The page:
Those trained in the high philosophy that accompanies real spiritual life understand that the soul should actually be given first billing. One may acquire a big house and land an important job, but eventually everything will be finished. As life in the phenomenal world existed prior to our birth, it will continue to remain manifest long after we have left our present body. As such, we can conclude that life itself is eternal, incapable of being destroyed. The plight of the spiritual spark, the catalyst for action in any form which is deemed full of life, is the top priority for the intelligent human being, one who understands the eternal nature of the soul and what it takes to get placed into a body that never dies and never fails to provide satisfaction.

The pitfalls of strict dedication to yoga practice in the absence of advancement in God consciousness can be understood by studying the results of fruitive activity, or karma. For those who are a little advanced and have transcended the base animalistic tendencies of seeking after immediate satisfaction of the senses, there are generally three different paths available for spiritual progress, not including the sublime and most fruitful path known as bhakti. Understanding that hedonism is not the answer to life’s problems, the mature human being can take to fruitive activity [karma], study of the differences between matter and spirit [jnana], or meditational mysticism [yoga]. Karma is reserved for those seeking heightened pleasures through regulated activity. The majority of those who consider themselves religious follow the karma path, as they seek to maintain a steady level of piety and decency of conduct in order to be benefitted in the future, through rewards that either aid health and family or bring ascension to a heavenly realm. The philosopher route brings about a change in thought processes, but behavior isn’t really altered except for maybe the elimination of certain activities. Therefore jnana remains a purely theoretical path, one that can only lead to the negation of all activity and the ultimate merging into a spiritual effulgence of bliss, wherein the identity of the individual is lost.

MarathonMystic yoga, though seemingly a combination of karma and jnana, is actually more similar to karma. To understand the similarities, let’s take the example of a marathon runner. Karma in the spiritual sense typically involves work aimed at pleasing a divine figure or set of godly authorities in charge of distributing results. Karma in the absence of spiritual life is wholly dedicated to satisfying the senses through specific work. Training for a marathon is a unique practice because it actually seeks sense gratification through the formation of a skill; hence the similarity to mystic yoga. One who trains to run a marathon must go through so many austerities. Diet must be altered, drinking and smoking should ideally be cut out, and intense practice must be performed. Running a marathon is no joke after all, so if you want to complete all 26.2 miles in one stretch in a decent time, you have to be very physically fit.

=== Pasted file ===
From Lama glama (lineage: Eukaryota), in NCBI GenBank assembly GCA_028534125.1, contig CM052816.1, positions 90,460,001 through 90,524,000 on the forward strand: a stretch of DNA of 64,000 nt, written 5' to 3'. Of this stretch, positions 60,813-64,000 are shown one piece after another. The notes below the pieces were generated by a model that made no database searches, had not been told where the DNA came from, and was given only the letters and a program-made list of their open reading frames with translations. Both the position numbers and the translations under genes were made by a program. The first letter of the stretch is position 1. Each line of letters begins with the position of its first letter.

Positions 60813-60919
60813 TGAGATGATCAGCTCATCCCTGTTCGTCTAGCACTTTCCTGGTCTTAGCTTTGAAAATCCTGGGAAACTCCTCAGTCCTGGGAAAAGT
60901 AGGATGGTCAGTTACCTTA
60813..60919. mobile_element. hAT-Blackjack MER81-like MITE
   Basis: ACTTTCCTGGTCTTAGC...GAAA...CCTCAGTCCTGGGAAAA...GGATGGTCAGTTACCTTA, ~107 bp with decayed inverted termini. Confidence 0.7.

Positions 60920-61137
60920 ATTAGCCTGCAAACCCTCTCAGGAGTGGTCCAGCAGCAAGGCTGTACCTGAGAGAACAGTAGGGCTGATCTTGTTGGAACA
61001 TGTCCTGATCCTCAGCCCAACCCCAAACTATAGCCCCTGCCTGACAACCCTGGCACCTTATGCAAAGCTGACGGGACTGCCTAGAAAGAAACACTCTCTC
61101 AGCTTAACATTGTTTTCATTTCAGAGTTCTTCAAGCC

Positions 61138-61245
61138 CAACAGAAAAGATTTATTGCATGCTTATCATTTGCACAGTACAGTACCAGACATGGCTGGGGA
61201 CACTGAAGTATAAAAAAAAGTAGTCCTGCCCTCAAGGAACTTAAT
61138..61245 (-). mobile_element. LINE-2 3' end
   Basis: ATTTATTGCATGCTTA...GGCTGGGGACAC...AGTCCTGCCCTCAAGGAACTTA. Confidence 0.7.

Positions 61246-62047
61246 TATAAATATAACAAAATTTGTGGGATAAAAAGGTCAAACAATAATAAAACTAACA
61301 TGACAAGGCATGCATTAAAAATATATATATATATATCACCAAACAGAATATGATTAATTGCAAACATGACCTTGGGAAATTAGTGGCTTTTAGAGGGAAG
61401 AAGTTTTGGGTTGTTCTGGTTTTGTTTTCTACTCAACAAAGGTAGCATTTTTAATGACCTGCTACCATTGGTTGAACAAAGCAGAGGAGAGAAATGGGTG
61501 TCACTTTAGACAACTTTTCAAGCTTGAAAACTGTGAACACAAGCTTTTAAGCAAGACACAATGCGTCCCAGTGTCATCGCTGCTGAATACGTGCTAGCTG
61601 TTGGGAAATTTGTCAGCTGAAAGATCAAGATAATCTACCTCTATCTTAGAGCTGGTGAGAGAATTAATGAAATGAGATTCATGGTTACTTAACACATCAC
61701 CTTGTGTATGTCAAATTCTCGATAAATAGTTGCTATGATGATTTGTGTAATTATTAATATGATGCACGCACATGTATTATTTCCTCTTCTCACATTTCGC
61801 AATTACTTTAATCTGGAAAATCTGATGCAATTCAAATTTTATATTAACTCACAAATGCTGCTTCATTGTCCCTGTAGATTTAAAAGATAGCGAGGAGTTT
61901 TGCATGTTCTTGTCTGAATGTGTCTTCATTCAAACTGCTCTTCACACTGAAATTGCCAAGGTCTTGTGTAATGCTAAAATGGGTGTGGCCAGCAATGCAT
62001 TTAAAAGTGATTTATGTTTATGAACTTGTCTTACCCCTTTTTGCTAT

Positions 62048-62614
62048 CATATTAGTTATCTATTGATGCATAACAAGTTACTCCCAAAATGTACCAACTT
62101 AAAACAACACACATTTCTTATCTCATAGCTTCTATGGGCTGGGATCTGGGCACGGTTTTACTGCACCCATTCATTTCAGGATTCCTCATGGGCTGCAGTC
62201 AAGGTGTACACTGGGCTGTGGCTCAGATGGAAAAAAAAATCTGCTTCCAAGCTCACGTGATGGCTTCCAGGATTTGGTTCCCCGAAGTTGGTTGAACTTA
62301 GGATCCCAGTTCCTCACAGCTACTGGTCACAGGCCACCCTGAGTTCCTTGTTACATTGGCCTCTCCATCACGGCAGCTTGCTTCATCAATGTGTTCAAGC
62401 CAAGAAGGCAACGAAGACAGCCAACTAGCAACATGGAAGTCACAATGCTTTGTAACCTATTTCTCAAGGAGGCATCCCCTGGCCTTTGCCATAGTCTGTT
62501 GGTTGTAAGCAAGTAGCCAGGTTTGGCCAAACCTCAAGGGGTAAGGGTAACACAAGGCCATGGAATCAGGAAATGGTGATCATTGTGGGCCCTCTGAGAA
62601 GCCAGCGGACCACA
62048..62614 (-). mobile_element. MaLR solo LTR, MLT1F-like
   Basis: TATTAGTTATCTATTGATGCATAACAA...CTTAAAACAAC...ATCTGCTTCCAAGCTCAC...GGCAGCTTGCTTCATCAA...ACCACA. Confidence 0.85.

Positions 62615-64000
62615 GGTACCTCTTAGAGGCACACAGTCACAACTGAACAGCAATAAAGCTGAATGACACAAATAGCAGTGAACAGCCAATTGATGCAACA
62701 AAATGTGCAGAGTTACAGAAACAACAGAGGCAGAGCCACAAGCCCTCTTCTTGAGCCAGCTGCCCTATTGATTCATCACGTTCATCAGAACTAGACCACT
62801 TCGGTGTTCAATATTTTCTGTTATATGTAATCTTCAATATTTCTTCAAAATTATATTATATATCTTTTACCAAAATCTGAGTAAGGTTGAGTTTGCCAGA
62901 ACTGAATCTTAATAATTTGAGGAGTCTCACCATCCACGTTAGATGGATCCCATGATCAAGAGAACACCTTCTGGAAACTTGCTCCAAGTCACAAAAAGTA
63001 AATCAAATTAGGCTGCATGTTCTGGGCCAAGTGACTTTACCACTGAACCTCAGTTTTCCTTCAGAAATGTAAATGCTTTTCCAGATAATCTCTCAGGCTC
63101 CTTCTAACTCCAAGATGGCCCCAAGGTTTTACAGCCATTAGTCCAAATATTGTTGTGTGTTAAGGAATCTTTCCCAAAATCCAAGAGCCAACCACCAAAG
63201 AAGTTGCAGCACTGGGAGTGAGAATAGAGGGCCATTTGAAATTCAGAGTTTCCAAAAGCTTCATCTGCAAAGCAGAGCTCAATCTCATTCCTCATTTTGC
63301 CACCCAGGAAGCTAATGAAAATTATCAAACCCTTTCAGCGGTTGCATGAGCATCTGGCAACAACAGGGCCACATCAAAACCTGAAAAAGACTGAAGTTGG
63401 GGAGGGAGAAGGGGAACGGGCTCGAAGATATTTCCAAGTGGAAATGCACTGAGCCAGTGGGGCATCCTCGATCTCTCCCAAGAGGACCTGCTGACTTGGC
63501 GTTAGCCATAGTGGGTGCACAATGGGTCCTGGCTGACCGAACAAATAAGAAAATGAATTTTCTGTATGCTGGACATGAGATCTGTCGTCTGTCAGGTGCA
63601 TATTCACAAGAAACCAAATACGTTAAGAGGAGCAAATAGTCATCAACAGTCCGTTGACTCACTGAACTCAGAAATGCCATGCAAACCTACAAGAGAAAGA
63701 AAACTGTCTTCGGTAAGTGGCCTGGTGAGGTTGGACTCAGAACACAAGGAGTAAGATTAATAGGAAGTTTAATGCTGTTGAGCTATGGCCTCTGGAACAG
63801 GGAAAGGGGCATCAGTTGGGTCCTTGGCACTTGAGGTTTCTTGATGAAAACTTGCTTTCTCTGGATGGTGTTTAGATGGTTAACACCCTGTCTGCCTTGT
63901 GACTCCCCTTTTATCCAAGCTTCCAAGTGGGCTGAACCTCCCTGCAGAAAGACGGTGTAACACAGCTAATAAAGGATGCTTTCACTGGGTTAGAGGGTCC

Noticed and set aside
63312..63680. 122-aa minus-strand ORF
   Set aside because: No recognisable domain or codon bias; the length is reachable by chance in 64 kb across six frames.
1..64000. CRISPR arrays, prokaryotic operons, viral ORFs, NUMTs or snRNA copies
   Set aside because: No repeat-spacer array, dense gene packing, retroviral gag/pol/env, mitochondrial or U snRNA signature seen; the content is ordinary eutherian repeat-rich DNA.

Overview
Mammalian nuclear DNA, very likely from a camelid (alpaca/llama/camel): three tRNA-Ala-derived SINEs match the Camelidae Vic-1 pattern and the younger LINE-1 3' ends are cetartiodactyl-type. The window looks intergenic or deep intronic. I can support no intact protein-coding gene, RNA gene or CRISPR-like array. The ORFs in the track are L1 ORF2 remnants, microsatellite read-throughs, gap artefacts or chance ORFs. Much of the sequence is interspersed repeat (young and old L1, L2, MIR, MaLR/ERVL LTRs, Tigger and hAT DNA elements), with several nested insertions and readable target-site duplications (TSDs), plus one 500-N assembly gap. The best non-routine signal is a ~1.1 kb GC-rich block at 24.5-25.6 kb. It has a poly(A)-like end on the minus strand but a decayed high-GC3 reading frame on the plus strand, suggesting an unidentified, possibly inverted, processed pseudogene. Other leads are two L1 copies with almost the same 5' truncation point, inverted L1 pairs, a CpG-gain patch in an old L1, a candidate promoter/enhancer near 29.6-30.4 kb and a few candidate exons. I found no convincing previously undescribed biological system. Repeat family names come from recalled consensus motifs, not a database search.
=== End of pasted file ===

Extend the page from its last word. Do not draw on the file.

For most people training to run a marathon, the aim is to simply complete the race using a moderate pace that is free of any stops and periods of walking. Many individuals have achieved this goal, and afterwards they felt tremendous satisfaction. There is a great sense of accomplishment, that something seemingly impossible can be achieved through hard work and dedication. Indeed, those who train for running marathons often have something they are trying to prove or someone they are running away from. The loneliness of the long distance runner brings some peace and calm to the mind, as no one else is out there to support you except yourself. The thrill and exhilaration from completing something so difficult all by yourself brings about a great boost in self-esteem.

So let’s say that we train for and complete a marathon. Our self-esteem is now higher, and we’ve proven to ourselves that we can do anything we set our mind to. But now what? Where do we go from here? Won’t any other activity follow a similar pattern? After training very hard to complete specific tasks and seeing the successful completion of the mission, won’t we be left to find a new task afterwards? This is actually the situation faced by the mystic yogi, who, after great endeavor and strict austerity, attains tremendous powers, capabilities that far exceed those exhibited by ordinary individuals. Indeed, the most famous cheaters in the realm of spirituality, those who have claimed to be God in human form, have been mystic yogis who showed off some perfection, such as disappearing or creating some other magic, to support their claims of divinity. Many innocent, and at the same time gullible, people were misled into believing these erroneous claims, and hence they took to the wrong path of spiritual life, one that brought no benefit at all.